Firms that don’t comply with the policy could face hefty fines. The new legislation would give the Information Commissioner’s Office the power to fine companies that break the law up to £17 milllion ($22.2 million), or 4 percent of global turnover.

The current maximum fine companies can incur for breaching data protection laws is £500,000 ($652,500).

Proposals included in the bill would:

  • Make it simpler to withdraw consent for the use of personal data
  • Allow consumers to request for the deletion of their data
  • Let parents and guardians give consent for their child’s data to be shared
  • Expand the definition of ‘personal data’ to include things like IP addresses and internet cookies (data which is stored when you browse the internet)

The legislation would also create new criminal offences for organizations that “either intentionally or recklessly” allow users to be identified from encrypted data.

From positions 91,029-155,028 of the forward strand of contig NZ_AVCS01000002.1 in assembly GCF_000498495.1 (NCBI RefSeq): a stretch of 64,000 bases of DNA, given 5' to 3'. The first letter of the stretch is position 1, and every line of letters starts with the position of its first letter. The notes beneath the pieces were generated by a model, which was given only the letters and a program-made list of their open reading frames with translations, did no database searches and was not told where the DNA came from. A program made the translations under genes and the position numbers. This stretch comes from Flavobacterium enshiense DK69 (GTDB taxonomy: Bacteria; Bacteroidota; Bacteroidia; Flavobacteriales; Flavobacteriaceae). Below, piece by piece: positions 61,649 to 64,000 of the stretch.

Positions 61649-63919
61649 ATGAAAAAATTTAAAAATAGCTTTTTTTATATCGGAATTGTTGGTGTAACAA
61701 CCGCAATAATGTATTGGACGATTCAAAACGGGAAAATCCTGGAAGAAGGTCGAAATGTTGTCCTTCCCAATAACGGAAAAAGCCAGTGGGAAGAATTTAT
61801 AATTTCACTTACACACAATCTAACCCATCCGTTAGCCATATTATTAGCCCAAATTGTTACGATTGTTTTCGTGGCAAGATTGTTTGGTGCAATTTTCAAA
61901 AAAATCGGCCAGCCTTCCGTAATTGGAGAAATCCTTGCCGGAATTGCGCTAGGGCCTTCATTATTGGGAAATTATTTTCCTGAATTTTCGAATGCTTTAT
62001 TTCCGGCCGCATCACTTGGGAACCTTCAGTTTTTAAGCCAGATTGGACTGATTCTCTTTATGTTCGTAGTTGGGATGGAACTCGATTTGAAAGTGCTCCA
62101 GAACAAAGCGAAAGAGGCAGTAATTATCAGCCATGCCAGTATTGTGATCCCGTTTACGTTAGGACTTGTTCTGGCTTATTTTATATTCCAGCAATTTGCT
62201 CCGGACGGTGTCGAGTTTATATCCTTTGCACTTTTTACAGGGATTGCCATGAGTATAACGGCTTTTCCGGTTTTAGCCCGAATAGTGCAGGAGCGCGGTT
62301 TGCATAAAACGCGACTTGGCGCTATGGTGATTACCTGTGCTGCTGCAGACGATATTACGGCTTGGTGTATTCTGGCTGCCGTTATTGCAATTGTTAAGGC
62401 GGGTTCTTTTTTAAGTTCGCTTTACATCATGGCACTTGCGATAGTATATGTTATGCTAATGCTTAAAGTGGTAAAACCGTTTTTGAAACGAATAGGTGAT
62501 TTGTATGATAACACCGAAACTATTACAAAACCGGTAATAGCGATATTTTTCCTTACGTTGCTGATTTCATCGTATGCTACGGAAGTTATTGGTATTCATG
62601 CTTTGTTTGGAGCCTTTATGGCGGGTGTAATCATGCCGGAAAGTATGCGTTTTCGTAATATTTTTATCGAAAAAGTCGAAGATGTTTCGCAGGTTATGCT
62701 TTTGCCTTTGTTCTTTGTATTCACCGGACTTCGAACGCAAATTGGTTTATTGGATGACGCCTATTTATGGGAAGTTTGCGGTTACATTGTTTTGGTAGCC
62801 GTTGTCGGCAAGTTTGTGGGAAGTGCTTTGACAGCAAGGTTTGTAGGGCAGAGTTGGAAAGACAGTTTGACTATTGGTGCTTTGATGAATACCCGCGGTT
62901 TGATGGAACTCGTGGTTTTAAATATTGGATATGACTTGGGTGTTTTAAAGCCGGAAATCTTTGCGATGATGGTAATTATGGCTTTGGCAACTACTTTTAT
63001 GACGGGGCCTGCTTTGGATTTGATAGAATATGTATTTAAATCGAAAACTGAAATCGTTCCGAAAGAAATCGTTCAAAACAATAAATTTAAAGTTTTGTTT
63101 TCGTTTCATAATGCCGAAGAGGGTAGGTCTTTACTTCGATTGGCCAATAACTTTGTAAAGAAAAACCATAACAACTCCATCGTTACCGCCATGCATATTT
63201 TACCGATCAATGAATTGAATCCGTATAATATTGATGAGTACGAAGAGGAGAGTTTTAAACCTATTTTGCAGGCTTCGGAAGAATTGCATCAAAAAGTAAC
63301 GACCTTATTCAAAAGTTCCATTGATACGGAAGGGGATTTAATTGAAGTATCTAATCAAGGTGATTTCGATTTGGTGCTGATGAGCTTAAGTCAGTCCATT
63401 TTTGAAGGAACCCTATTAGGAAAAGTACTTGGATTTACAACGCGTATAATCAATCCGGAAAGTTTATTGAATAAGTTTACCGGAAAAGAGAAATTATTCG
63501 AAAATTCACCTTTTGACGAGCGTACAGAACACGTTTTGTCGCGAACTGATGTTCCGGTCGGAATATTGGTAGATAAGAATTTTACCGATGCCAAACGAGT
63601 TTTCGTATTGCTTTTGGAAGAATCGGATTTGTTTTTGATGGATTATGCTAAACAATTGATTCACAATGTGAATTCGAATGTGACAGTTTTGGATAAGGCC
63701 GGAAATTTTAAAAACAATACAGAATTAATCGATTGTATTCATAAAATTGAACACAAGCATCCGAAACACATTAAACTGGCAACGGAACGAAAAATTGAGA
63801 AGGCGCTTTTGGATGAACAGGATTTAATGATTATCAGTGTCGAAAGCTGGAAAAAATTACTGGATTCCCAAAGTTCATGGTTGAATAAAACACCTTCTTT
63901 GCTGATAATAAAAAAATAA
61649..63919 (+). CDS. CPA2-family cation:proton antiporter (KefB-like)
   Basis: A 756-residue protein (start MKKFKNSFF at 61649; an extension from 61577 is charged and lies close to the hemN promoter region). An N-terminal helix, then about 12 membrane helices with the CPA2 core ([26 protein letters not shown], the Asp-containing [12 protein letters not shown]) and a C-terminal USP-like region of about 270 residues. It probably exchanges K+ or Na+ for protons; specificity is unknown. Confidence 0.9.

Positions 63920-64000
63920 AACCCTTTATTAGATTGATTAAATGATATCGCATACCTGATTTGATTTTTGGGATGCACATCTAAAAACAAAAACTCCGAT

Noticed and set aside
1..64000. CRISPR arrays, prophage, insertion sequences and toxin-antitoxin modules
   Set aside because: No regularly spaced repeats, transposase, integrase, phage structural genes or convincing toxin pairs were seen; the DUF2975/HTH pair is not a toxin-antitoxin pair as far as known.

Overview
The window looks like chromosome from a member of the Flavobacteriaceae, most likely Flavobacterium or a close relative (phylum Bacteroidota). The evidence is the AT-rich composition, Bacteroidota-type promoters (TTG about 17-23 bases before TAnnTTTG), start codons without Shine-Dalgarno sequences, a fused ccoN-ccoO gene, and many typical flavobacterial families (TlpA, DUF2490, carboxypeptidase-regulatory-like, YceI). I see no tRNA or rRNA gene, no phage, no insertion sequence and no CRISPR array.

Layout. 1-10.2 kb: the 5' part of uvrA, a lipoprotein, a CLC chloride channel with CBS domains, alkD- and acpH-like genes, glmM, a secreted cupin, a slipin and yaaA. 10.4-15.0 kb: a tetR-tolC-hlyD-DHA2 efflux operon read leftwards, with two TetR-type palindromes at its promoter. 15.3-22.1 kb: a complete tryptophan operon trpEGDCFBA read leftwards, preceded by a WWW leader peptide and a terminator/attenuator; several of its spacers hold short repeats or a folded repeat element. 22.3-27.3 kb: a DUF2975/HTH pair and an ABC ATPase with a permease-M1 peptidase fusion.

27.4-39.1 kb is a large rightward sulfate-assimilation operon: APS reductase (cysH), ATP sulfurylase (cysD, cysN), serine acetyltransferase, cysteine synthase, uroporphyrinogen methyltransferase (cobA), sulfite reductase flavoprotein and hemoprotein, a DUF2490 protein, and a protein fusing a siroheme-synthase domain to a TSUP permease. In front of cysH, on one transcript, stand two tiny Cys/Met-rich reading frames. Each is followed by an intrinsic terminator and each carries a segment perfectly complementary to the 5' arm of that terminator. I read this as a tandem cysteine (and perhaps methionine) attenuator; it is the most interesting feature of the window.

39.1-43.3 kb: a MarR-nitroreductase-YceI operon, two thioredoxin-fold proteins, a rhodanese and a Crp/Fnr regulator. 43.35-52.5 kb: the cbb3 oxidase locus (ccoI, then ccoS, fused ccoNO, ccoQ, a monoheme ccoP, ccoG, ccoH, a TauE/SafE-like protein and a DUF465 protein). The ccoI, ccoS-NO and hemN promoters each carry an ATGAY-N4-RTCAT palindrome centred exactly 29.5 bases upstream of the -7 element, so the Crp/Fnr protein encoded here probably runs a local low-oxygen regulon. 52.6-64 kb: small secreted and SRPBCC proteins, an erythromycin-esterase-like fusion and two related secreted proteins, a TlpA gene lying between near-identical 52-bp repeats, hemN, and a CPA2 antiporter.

“We are pleased the government recognises the importance of data protection, its central role in increasing trust and confidence in the digital economy and the benefits the enhanced protections will bring to the public,” Elizabeth Denham, information commissioner said in a statement.

The law allows consumers the right to force social media companies to remove information which they may have posted as a child.

Facebook told CNBC that it is already in compliance with EU data protection laws, and that it would be ready for the implementation of the new data sharing framework.

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